Friday, 4 May 2012

A Suit that Fits hits John Lewis

I've written in the past about a few tailors - I went and visited my current supplier, King and Allen, only yesterday. My introduction to having stuff made to measure, though, was with A Suit That Fits (order a suit through that link and I get a voucher - I mention this in the interests of full declaration). And they've done something interesting by getting a concession area in John Lewis in London's Oxford Street.

If I'm honest, this is a slightly odd one in my opinion. If I go into a shop to buy something I tend to want to walk out with my purchase. This clearly isn't the way the operation works. Also if I'm in most retail premises I tend not to want to need to make an appointment. The model from A Suit That Fits, however, remains appointment only - mostly because they expect to take an hour measuring you up and going through the various fabric and style options with you. I can see how you wouldn't want passing trade with a business like that.

This is why I find it's an odd fit within a busy department store, particularly when the business has a permanent office just down the road off Regent Street. Nevertheless the branding's a bit of a coup for the company and will no doubt confound several of the competition. The publicity says you'll get a bespoke suit for prices from £299; technically this is true but the limitations on style and fabric will be pretty severe at that price, I'd expect to pay around £500 for something better, and wait around 6-8 weeks before it's wearable unless you're an awkward shape in which case you may need more than one fitting.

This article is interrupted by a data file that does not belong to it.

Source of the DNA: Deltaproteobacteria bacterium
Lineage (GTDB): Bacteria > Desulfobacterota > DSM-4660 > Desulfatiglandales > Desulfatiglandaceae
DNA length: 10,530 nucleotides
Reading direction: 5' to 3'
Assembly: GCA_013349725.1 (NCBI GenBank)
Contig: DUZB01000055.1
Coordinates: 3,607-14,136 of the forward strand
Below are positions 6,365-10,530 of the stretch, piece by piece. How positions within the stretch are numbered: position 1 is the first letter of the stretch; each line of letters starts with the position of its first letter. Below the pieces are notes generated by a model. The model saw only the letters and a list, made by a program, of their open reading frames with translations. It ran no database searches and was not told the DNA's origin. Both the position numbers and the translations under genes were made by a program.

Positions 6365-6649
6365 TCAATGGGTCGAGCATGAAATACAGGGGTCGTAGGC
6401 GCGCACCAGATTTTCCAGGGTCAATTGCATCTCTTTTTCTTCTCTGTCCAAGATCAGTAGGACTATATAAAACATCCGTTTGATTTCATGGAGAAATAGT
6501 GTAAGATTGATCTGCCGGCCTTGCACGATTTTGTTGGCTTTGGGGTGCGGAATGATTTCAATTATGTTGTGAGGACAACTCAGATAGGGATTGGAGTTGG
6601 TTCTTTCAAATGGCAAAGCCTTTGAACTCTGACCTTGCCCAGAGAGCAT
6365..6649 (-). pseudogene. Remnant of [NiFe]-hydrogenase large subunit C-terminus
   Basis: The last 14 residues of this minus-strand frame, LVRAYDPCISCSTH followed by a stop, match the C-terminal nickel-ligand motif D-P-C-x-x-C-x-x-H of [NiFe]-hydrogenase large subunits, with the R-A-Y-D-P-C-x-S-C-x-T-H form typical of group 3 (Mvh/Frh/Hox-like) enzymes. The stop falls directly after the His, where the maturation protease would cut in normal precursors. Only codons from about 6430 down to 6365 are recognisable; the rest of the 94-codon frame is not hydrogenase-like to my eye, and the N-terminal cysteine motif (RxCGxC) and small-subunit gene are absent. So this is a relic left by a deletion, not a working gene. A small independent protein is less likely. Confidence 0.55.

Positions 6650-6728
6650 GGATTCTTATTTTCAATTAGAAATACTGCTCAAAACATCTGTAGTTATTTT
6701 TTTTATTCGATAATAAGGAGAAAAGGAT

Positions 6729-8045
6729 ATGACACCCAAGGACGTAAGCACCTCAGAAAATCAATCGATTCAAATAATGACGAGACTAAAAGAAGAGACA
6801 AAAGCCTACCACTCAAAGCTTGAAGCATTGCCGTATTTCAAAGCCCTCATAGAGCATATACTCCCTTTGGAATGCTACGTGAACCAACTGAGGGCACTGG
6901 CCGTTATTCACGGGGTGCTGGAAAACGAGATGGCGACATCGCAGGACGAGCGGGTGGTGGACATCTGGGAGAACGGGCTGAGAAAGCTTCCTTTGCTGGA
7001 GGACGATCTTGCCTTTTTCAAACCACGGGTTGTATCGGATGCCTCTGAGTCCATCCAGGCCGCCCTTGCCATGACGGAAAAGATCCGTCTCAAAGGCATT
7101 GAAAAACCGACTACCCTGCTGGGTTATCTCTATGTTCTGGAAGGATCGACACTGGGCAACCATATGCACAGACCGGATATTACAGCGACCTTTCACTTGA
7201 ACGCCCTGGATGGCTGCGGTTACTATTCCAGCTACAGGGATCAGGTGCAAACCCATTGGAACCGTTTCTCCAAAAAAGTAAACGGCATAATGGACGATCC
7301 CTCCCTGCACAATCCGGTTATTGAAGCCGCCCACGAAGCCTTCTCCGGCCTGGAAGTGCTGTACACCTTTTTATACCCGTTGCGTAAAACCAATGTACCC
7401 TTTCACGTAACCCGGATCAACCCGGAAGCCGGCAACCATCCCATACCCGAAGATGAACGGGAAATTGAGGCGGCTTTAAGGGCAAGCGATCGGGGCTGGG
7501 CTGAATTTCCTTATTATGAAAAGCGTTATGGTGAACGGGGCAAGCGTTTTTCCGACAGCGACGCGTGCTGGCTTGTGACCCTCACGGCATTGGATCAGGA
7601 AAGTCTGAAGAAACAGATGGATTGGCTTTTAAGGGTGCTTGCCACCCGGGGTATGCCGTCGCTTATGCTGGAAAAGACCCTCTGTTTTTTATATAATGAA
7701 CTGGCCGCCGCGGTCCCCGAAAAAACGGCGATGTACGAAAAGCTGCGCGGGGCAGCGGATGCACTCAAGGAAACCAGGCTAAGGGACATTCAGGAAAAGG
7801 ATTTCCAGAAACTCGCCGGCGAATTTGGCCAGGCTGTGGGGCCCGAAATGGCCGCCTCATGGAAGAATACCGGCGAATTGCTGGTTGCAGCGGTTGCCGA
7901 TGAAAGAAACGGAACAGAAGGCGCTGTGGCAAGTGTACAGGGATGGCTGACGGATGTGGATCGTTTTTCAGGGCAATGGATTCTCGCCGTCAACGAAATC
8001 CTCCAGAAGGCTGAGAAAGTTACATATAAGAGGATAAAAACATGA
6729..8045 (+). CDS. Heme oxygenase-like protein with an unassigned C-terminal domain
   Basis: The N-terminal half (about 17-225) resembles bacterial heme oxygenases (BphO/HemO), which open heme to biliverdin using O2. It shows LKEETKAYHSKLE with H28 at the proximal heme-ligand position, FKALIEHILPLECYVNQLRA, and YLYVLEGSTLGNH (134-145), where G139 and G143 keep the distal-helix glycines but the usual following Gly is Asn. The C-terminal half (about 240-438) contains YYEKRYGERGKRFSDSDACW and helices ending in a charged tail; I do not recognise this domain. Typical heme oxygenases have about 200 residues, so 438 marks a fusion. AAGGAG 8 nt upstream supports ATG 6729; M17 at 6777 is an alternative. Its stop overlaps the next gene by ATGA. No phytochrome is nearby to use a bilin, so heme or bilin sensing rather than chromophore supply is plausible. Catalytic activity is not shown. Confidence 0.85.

There's no reason not to wish them well - but I'd welcome readers' comments on whether you'd be comfortable making an hour-long appointment in a busy department store in London.


  1. I run a tailoring business in Surrey. Im keeping an eye on this as whilst the JL branding behind it could help them, im not convinced that browsing shoppers will buy into it.

  2. The discipline of bespoke tailoring at the highest level is a living tradition. With close attention to the finest detail, classic tailoring remains vital since it responds absolutely to each customer’s individuality. Not just their figure but also taste, lifestyle and character. This ensures that every suit is unique.


I've now opened comments up to 'everybody' - but I'll be moderating, purely to avoid spam and blatantly commercial responses. Comment away - I'll look forward to hearing what you have to say!